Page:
Island Climate Update 277 - November 2023

El Niño continued during October and will likely intensify during the next three months. El Niño has around a 100% chance of persisting during through January 2024.

The monthly NINO3.4 Index anomaly (in the central equatorial Pacific) at the end of October was +1.60˚C, within the range of a strong El Niño (classified when the NINO3.4 Index is greater than 1.5˚C). The October 2023 NINO3.4 Index is exceeded by 2015, 1997, and 1982 with data back to 1981. From an oceanic perspective, this El Niño continues to rank with the most significant events in recent decades.

The Southern Oscillation Index (SOI) was near the El Niño threshold from August-October (-0.9) but on the El Niño side of neutral territory during October (-0.4), suggestive of an El Niño event that is displaying unusual atmospheric tendencies, which is unusual considering its oceanic strength.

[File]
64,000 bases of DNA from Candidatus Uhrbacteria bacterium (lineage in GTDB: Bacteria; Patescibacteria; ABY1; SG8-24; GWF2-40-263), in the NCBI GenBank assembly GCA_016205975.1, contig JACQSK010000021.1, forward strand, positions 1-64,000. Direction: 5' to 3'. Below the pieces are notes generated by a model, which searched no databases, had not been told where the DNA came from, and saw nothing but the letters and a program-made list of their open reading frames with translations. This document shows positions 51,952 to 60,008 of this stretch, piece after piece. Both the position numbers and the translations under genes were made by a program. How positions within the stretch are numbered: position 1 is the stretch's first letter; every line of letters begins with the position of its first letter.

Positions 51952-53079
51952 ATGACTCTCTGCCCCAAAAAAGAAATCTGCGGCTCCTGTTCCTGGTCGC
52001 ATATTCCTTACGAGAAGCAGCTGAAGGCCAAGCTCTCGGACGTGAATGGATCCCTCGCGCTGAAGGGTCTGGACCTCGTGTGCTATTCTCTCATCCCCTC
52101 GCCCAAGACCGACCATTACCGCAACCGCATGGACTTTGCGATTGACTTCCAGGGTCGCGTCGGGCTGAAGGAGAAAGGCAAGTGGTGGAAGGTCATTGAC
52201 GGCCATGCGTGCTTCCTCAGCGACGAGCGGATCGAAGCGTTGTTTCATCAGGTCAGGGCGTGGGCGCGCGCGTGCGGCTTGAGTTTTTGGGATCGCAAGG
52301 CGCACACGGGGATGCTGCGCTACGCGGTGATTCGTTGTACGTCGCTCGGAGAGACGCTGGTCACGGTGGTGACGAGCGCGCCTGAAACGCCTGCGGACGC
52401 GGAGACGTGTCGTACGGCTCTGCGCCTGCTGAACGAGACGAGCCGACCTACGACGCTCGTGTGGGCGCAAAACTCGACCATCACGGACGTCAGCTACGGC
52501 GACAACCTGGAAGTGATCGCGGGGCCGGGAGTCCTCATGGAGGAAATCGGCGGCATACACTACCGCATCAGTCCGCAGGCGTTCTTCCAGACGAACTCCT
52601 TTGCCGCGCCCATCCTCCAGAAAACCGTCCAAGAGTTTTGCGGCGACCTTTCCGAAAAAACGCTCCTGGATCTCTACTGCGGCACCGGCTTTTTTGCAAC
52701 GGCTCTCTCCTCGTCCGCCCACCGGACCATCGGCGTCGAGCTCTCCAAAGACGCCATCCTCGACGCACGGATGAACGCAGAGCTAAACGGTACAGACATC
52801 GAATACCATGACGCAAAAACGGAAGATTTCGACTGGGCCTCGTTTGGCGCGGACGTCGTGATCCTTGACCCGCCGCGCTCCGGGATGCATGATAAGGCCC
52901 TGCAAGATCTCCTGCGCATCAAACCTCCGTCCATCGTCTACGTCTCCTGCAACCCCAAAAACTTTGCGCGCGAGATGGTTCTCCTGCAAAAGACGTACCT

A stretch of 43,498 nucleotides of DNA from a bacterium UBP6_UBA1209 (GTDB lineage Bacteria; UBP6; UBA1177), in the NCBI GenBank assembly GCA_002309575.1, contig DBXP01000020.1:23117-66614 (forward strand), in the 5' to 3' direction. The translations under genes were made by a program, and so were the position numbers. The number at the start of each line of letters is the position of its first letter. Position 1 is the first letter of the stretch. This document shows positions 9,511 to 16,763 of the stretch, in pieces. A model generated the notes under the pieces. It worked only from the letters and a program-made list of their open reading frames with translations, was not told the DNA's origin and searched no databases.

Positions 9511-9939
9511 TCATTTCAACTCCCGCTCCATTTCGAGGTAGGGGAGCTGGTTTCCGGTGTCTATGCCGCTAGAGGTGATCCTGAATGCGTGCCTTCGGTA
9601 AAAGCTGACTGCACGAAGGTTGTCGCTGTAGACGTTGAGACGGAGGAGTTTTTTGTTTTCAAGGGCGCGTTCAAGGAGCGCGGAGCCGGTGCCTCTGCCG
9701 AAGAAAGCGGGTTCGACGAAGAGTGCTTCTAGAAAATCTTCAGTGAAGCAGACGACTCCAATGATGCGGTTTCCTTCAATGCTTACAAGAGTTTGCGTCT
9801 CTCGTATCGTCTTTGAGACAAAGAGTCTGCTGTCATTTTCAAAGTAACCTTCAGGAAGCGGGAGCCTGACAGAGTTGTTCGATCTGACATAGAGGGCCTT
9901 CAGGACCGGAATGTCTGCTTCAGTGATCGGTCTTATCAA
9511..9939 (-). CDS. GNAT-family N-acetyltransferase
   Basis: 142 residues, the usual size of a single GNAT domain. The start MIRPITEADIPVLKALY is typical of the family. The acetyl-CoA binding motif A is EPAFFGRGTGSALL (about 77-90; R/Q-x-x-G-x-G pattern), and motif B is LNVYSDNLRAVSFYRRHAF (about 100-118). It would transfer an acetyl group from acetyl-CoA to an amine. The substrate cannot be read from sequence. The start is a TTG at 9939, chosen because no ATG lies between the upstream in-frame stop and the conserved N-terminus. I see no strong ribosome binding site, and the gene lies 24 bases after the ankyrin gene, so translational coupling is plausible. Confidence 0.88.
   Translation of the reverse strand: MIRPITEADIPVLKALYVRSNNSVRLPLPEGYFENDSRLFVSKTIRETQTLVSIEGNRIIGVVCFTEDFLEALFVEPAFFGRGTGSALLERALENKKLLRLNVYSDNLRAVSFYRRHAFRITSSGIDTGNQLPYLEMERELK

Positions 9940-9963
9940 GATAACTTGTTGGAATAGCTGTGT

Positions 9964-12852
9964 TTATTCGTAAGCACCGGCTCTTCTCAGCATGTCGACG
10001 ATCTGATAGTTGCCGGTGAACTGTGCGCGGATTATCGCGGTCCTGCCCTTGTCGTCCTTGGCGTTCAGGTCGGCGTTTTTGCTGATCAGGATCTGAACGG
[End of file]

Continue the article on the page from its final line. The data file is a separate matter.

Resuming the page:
Trade wind strength was was below or well below normal in the Pacific during October, particularly just north of the equator. In parts of the region, this qualified as a Westerly Wind Burst (WWB). This WWB will be responsible for the eastward propagation of warm sea water along the equator through the end of the year, via an oceanic Kelvin Wave.

In the sub-surface eastern equatorial Pacific Ocean, anomalies of +3˚C to +6˚C were occurring in the upper 100 metres in the east as of late October. A new area of anomalies greater than 3˚C developed in the west-central equatorial Pacific during the month, in response to a downwelling oceanic Kelvin Wave. This will transfer ocean heat eastward on the time horizon of the next 1-2 months, lending credence to the models that suggest a peak El Niño strength in early 2024.

The associated abnormally warm water, sitting near and north of both Vanuatu and Fiji, may be a common genesis zone for tropical cyclone activity in the months ahead. Extra vigilance around early tropical cyclone activity is encouraged.


Island Climate Update - November 2023 [PDF 5.35 MB]